How Do Dinosaurs Say Good Night? by Jane Yolen and Mark Teague (2000) is a rhyming picture book that delightfully chronicles the bedtime antics of dinosaurs who don’t want to go to bed. As the parents consistently follow bedtime rules, the dinosaur (children) do all sorts of activities to prolong going to bed.
Discuss the importance of having rules and why we need them. Have the children copy the actions of the dinosaurs and the reactions of their parents. Talk about a better way to prepare for bed or any other activity that children may not want to do, rather than “stomping and slamming his tail and pout!” Help them find humor in doing the things that are challenging for us.
Knuffle Bunny Too by Mo Willems (2007) is a story about two girls who become friends after getting their favorite stuffed animals mixed up at school. Making friends is an important resilience tool.
Ask open-ended questions such as these: “How do we make friends?” “How do we keep our friends?” Make a chart with picture and the title: “Ways to Be Friendly.” Ask children to think of the last time they behaved in a friendly way. Write the responses on the chart. Help children identify their behaviors as friendly or unfriendly. Discuss how to change the unfriendly behaviors to friendly ones. Refer to the book often when mediating unfriendly incidents.
Opportunities to participate and contribute
Use the story Tico and the Golden Wings by Leo Lionni (2007) to assist children in thinking about participation in a community and how, by making contributions, we can become stronger as individuals and as a group. In this parable, a little bird who is born without wings is granted a wish and receives golden wings, which turns the other birds against him. As he flies over the earth and sees someone in need, he gives away a golden feather; in its place, a new black feather grows. This process continues until he looks like other birds. Tico realizes that giving to others is as important as having wings for himself.
Contributing to a cause greater than ourselves is huge protective factor and one that we can begin teaching early. Look for ways that the children in your care can share their time (helping one another), their abilities (painting pictures for a local home for the elderly), and their resources (bringing canned food for a local food pantry or shelter). Ask open-ended questions such as: “Why did Tico give away his feathers?” “How can we participate with others in our classroom or community”? Ask children to think of ways to help others in the school or community. Make a Tico board by providing feathers and have children place them on the board whenever they contribute to their community.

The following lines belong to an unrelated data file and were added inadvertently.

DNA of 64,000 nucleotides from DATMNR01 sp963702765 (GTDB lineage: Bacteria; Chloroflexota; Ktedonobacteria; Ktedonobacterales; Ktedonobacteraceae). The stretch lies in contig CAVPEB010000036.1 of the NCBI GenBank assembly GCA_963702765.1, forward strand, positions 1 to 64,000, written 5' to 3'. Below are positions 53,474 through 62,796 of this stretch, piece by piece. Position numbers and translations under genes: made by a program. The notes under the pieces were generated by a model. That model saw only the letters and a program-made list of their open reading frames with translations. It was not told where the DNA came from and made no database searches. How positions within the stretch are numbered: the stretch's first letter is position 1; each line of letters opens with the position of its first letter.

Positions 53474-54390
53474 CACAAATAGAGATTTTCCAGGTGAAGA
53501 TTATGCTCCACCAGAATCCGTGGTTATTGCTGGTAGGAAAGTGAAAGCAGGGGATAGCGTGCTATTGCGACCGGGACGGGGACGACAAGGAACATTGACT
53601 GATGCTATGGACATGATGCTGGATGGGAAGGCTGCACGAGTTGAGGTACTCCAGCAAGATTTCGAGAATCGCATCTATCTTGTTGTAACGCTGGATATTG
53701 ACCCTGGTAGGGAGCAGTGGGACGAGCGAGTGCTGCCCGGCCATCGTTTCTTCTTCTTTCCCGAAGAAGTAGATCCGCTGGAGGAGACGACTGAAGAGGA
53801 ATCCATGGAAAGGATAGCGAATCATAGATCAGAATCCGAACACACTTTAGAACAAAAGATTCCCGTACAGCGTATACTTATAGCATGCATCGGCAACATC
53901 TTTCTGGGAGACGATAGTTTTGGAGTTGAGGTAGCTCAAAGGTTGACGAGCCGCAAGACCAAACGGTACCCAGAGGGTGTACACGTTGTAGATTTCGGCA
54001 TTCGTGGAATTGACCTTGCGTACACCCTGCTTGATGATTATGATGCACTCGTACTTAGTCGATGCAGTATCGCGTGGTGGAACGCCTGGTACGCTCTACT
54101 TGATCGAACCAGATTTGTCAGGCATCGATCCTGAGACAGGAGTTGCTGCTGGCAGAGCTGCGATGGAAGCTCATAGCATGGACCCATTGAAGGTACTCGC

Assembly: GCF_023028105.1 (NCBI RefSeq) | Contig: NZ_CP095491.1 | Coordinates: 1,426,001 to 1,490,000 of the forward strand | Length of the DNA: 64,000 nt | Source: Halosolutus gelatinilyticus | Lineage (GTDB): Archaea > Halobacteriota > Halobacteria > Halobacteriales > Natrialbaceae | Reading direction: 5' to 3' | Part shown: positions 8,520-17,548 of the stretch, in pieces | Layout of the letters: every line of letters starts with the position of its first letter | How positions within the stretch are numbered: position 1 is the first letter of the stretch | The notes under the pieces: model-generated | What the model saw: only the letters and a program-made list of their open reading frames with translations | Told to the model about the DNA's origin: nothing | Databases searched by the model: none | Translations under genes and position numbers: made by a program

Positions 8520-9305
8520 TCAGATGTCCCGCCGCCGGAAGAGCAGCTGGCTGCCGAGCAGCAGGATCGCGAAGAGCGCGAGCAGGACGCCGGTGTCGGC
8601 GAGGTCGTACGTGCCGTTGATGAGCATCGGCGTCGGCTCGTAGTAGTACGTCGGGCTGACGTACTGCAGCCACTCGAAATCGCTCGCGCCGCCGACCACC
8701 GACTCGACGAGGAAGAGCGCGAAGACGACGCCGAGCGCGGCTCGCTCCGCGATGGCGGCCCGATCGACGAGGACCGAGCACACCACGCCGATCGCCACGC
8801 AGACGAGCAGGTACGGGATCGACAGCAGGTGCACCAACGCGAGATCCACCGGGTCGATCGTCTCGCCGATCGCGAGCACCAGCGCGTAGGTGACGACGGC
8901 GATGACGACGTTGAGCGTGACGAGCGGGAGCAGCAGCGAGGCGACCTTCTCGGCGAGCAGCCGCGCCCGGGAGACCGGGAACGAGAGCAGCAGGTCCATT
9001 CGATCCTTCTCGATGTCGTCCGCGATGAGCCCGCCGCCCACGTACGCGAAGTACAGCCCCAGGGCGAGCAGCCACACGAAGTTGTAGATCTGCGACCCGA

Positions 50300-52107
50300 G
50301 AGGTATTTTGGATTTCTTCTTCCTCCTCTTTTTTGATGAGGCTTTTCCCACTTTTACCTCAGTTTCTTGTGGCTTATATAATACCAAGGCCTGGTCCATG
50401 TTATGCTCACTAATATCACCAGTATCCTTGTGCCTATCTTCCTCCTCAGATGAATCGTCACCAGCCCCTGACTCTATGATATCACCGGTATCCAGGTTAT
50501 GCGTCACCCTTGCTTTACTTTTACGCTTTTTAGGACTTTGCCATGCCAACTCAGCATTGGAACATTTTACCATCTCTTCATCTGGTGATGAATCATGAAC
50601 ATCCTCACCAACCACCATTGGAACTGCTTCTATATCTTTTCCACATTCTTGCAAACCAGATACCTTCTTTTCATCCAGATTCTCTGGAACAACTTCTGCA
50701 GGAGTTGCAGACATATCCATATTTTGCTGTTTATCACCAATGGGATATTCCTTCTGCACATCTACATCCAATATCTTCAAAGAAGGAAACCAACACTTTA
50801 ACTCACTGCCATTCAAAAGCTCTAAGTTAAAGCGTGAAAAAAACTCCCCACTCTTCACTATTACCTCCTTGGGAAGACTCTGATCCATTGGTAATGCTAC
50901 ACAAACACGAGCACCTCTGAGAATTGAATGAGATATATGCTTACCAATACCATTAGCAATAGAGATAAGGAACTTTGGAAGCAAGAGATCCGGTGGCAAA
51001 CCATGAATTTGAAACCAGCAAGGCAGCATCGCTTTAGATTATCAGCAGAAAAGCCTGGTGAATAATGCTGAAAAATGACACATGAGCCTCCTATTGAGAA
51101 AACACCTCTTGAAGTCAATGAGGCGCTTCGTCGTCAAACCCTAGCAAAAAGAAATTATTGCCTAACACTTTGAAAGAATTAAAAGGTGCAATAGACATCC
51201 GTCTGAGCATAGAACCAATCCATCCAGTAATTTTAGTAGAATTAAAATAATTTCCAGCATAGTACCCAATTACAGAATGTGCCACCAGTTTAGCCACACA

Caring relationships and empathy
The Runaway Bunny by Margaret Wise Brown (1977) is a timeless classic that describes a caring relationship between a mother bunny and her little bunny.
Have the children take turns being the mother and her bunny. Lead a discussion on relationships and what it means to have people who care about us. Display photos of families or invite the children to draw (or paint) their families. Ask questions such as: “Whom do we leave at home when we go away?” “Who are our important people?” “Why did the mother bunny tell the little bunny that she would follow wherever the bunny went?” Building relationships as well as modeling how we sustain relationships (by solving our problems) is important in fostering resiliency.
Stop Picking on Me by Pat Thomas (2000) introduces the concept of making boundaries when someone mistreats us.
Use this book to open a discussion about how it feels to be picked on and ways to set boundaries (visible and invisible). Teach nonviolent ways to maintain one’s personal space while respecting the personal space of others, using verbal and nonverbal methods. After reading the book, use the characters to discuss appropriate treatment of others by having children assume the roles of the characters in the book.
Hula hoops are good visual objects to illustrate the boundaries that we need to keep us resilient. Place several on the floor and allow the characters in the book to stand inside them. Next, have the children practice stating their needs. Some examples: “I need for you to respect my boundaries.” “Say kind words to me.” “Be my friend.”
You can also use images such as imaginary bubbles. Pretend that we are all in our own bubbles and that bubble space is necessary to help us learn about boundaries. Ask questions such as these: “How much space does your bubble need?” “If you float into someone else, what is the right thing to do?” “How can we protect everyone’s boundaries without the bubbles?”
This is by no means an exhaustive list of children’s books that can foster resilience. The ages and stages of development of the children in your care (Petty 2009) will determine the extent of the discussions of the stories and the activities that you can do. The books and activities described above can get you started in providing an environment that is filled with protective factors and minimizes risk factors for young children.
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Garmezy, N. 1985. Stress-resistant children: The search for protective factors. In J. E. Stevenson (Ed.). Recent research in developmental psychopathology. Journal of Child Psychology and Psychiatry, 4. Oxford: Pergamon Press.
Ginsburg, K. 2011. Building Resilience in Children and Teens: Giving Kids Roots and Wings. New York: American Academy of Pediatrics.
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Masten, A. S., and N. Garmezy. 1985. Risk, vulnerability and protective factors in developmental psychopathology. In B. B. Lahey and A. E. Kazdin (Eds.), Advances in Clinical Child Psychology, 8. New York: Plenum.
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Petty, K. 2009. Deployment: Strategies for Working With Kids in Military Families. Minneapolis, Minn.: Redleaf Press.
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Werner, E. and R. S. Smith. 1982. Overcoming the Odds: High Risk Children from Birth to Adulthood. Ithaca, N.Y.: Cornell University Press.
Werner, E. and R. S. Smith. 1992. Vulnerable But Invincible: A Study of Resilient Children. New York: McGraw-Hill.
About the author
Karen Petty is professor of early childhood development and education in the Department of Family Sciences at Texas Woman’s University in Denton, Texas.